Press release text:
With the help of the Justice Centre for Constitutional Freedoms (www.jccf.ca), Nova Scotia senior citizen Lorne Grabher will appeal the decision of the Nova Scotia Supreme Court, which upheld the censorship of his family surname on a personalized “GRABHER” licence plate. Mr. Grabher and his family used the plate on their vehicle for nearly three decades without incident, until a lone anonymous person complained about it to the Department of Motor Vehicles in 2016.
Justice Darlene Jamieson ruled on January 31, 2020, that the plate’s permanent cancellation was reasonable, because Mr. Grabher’s surname could be “misinterpreted” as a “socially unacceptable slogan” and interpreted as promoting sexualized violence. There is no evidence whatsoever that anyone has ever committed a sexual assault because they saw Mr. Grabher’s name on his license plate.
The plate is an expression of the Grabher’s family pride over three generations, reflecting their German-Austrian roots and heritage. Mr. Grabher’s family immigrated to Canada from Europe in 1906. His father served in the Canadian Armed Forces, and was stationed in Cape Breton, Nova Scotia. The family’s history, including their name and the heritage it signifies, is important to the Grabher family.
Around 1990, the Grabher family first applied for the “GRABHER” plate, originally a gift to Lorne’s father and later used by Lorne’s son. For 27 consecutive years, through three generations of Grabhers, the Registrar authorized the plate for use on the family’s motor vehicles in Nova Scotia. Each year the Registrar of Motor Vehicles renewed the plate without issue. In fact, the Nova Scotia Personalized Plate Program was created so that citizens like Mr. Grabher can have personal expression on their licence plates. The first personalized plate ever issued in Nova Scotia was someone’s name: “ARLENE”.
In response to a lone complaint the Plate was cancelled in December of 2016. The Justice Centre contacted the Registrar of Motor Vehicles demanding the plate be reinstated, noting the decision was “discriminatory” and “unreasonable”, and a violation of free expression as guaranteed by the Canadian Charter of Rights and Freedoms. The Registrar refused to reactivate Mr. Grabher’s personalized plate.
In May 2017, the Justice Centre first launched a court action against the Nova Scotia on behalf of Mr. Grabher and a lengthy hearing took place in April 2019.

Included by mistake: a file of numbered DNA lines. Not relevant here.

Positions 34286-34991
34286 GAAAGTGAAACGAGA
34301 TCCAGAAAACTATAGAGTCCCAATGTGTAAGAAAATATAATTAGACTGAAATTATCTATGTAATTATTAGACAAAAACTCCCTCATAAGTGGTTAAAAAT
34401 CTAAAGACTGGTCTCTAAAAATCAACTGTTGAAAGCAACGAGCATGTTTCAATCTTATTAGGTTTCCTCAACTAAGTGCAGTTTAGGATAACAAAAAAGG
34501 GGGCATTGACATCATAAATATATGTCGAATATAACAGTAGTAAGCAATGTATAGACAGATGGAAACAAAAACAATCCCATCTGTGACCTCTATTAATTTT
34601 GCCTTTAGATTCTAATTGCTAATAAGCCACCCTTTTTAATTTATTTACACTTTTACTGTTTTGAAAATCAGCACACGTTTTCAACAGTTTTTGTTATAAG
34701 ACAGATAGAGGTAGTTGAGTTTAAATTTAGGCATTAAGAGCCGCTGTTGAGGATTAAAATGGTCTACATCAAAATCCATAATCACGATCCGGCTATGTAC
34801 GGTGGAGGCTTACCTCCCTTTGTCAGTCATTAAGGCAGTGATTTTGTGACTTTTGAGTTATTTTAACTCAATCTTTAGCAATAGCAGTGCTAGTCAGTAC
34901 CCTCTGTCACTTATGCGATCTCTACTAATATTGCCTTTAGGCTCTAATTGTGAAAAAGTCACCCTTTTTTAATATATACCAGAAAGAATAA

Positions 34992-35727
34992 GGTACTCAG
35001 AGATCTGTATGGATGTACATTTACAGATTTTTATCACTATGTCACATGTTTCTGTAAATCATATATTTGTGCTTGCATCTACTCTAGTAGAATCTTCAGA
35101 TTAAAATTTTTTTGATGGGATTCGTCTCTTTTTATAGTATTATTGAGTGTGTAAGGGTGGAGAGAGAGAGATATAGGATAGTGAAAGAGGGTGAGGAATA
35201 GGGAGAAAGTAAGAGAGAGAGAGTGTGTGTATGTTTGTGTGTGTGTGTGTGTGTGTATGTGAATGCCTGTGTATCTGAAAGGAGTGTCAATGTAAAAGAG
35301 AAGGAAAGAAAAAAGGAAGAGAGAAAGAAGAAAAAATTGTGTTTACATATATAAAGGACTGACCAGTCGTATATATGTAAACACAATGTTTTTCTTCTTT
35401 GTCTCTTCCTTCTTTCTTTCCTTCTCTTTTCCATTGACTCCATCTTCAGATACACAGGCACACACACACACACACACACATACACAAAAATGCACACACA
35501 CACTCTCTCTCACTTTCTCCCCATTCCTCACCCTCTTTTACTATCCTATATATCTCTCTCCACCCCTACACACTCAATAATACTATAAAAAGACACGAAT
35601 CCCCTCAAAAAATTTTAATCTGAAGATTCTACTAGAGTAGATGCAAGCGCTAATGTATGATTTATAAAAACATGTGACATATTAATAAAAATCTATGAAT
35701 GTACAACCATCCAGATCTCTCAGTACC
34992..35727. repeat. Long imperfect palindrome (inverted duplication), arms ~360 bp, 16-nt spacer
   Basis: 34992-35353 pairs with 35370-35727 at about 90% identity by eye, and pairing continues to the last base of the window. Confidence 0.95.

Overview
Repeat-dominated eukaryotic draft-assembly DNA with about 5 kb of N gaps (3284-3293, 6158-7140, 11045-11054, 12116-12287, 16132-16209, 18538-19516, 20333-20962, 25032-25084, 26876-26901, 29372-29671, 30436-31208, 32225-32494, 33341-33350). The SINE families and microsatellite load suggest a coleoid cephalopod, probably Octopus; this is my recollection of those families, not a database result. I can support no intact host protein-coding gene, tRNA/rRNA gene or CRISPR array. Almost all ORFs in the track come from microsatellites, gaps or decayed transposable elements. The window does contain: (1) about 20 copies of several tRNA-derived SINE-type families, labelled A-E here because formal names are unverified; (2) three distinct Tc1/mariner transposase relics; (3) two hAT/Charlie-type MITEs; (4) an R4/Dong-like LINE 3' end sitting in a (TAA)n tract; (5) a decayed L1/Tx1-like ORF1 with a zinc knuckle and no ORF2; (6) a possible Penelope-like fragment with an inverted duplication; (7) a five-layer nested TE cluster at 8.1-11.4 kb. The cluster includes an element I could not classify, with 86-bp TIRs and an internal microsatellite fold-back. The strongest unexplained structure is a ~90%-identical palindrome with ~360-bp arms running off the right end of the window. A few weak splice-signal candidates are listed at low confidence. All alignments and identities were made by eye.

For Lorne Grabher, this case and the latest ruling denying him his license plate, is about his family’s name, personal dignity, and the ongoing insult by the Nova Scotia government in its censorship of the plate, as if his surname is not acceptable. He is appealing a ruling that effectively equated his last name with EATASS, FOQME, HOTCOK, BLOWJB, BRDSHT, FSTFK, FCKPIG, 8CUNT, DCHBAG, GNGBNG, FQUALL and other objectionable terms on the Banned List of words that are prohibited by the Nova Scotia Registrar of Motor Vehicles.
The court was not moved by the double standard of foul language used by another government entity, the Halifax Water Board, whose bus ads included the phrases “Powerful Sh*t” and “Be proud of your Dingle.” The court also decided it was irrelevant that Canada has actual places like “Dildo, Newfoundland,” “Swastika, Ontario,” “Red Indian Lake, Newfoundland,” “Crotch Lake, Ontario,” “Old Squaw Islands, Nunavut,” and “Cape Negro” in Nova Scotia.
Justice Jamieson relied heavily on a report by Professor Carrie Rentschler, a McGill University professor of “feminist media studies” who specializes in things like “the construction of new political subjectivities,” “emergent forms of social collectivity,” and “the shape and practice of contemporary feminisms in social media networks and hashtag publics.”
Professor Rentschler suggested that the “GRABHER” licence plate supports or increases violence against women; that exposure to cultural slogans normalizes sexual violence against women; that Mr. Grabher’s plate creates an elevated risk of rape; and that Mr. Grabher’s surname is a statement in support of physical violence against women. During cross examination at trial, Professor Rentschler testified that the neighborhood would be safer if Mr. Grabher put his car in the garage at night than if he left it on the driveway with the plate showing.
Mr. Grabher contends that his last name is not a slogan. A recent ruling out of Manitoba found that personalized licence plates are a form of free expression protected by the Charter, but Justice Jamieson disagreed.
“The provincial government cannot sanction having vehicles with government-owned plates travelling the highways of this province and country bearing messages that could be considered ‘offensive or not in good taste.’”
“Unsurprisingly, there was no evidence before the court that there is less crime in Nova Scotia, or in Mr. Grabher’s neighborhood, since the plate was revoked”, notes Justice Centre Litigation Manager, Jay Cameron, who represents Mr. Grabher.
“There was no evidence that anyone, including the anonymous complainant, had suffered any harm as a result of the plate. There is no evidence that censoring Mr. Grabher’s name after 27 years of use on a license plate makes anyone safer. We do know, however, that the arbitrary and fickle use of state power makes society less safe, and less free.”